New York: From Manhattan to Niagara Falls, hundreds of gay couples got married across New York on Sunday, one month after it was legalised in the state.
   
Besides couples from New York, partners from other states also came to New York to get married, particularly from neighbouring New Jersey.
   
Many of them were in relationships that went back 40-50 years.
   
Cody Naganuma and Siu Yuen Ng made it all the way from Hawaii.
   
The young students had been dating for a year.
   
"I really wanted to be with him and I know he is the one,' Siu, who is originally from Hong Kong, said about his partner.
   
"I just love him," he added, smiling.
   
Judges solemnized marriages in the five boroughs of New York through the day.
   
Couples were accompanied by their family and friends.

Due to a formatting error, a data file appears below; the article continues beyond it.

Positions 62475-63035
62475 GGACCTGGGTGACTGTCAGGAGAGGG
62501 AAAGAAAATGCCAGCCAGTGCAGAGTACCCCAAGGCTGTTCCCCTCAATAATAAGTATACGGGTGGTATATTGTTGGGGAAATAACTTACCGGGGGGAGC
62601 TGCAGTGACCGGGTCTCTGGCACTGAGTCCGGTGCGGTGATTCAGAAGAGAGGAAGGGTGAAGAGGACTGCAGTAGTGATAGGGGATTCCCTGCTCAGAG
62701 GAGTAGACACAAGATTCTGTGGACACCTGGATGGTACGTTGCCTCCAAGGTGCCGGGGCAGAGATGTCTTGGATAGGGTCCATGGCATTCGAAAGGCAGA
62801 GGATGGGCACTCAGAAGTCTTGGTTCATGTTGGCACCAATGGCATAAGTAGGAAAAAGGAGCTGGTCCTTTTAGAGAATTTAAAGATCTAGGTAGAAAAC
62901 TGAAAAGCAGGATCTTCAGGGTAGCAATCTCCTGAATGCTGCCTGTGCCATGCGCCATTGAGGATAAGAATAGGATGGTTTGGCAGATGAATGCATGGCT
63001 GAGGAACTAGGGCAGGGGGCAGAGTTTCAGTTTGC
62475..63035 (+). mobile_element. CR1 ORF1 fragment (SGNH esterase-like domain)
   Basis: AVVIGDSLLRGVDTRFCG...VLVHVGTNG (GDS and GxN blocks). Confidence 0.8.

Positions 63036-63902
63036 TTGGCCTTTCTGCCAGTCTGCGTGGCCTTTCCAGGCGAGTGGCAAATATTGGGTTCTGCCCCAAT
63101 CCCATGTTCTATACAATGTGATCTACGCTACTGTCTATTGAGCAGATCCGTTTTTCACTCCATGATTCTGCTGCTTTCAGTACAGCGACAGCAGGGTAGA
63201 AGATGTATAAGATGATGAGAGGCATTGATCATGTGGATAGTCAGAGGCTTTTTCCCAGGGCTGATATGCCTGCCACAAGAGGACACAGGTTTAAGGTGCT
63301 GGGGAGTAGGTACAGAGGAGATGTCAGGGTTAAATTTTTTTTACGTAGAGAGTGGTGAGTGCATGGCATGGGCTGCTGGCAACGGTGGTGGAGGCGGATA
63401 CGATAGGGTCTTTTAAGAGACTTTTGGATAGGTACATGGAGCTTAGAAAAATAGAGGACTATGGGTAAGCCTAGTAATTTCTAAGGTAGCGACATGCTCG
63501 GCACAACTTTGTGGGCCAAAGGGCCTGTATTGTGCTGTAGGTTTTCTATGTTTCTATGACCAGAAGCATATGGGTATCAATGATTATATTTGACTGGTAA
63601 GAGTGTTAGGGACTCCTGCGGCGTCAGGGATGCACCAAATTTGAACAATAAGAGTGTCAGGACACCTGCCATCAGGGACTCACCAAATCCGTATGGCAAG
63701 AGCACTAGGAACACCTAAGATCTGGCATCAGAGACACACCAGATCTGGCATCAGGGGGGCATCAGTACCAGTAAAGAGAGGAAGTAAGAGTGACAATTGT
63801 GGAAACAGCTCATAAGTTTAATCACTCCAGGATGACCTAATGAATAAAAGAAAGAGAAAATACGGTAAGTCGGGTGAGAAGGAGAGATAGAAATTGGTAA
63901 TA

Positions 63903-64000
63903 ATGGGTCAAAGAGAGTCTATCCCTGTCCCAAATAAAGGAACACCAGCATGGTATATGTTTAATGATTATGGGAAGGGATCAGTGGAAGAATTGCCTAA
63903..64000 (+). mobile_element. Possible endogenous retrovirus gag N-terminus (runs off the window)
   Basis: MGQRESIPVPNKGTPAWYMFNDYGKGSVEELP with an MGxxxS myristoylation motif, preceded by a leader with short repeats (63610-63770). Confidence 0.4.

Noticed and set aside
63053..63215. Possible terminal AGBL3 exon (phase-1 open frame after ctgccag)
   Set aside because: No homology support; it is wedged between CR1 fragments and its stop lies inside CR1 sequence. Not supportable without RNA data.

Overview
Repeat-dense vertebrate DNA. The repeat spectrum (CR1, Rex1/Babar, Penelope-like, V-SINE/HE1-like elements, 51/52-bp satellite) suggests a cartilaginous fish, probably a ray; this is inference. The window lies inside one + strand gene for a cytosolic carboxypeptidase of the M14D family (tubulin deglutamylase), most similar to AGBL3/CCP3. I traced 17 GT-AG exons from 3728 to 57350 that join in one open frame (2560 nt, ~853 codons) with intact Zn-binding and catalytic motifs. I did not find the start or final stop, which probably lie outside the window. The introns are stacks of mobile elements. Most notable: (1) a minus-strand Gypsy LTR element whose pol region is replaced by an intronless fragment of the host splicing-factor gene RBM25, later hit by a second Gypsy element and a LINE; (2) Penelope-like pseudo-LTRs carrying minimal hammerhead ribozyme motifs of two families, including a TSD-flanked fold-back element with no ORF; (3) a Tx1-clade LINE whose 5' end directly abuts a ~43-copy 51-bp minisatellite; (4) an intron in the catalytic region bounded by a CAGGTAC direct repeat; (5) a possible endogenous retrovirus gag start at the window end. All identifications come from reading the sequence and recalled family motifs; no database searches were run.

The marriage centers were filled with cheering, laughter and tears, as couples read their vows to each other.
   
New York joins Connecticut, Massachusetts, Vermont, New Hampshire, Iowa and Washington D C in recognising gay marriages.
   
Gay married couples can now qualify for the same marriage benefits as straight couples.
   
Gay marriages were legalised on June 24, after a long campaign in New York.
   
"New York has always been a leader in movements to extend freedom and equality to people who had been denied full membership in the American family," said NYC mayor Michael Bloomberg, after the vote.
   
Couples from New Jersey, where civil unions are allowed, expressed hope that their state would be influenced New York.
   
Meanwhile, President Barack Obama has announced support for Respect for Marriage Act, a federal law, which will allows federal recognition of marriages recognised at the state level.
   
The legislation, however, is not before any house of Congress yet.
   
On September 20, "Don't ask don't tell" policy will also be repealed, which means that gays no longer have to hide their sexual orientation in the US military.

(Agencies)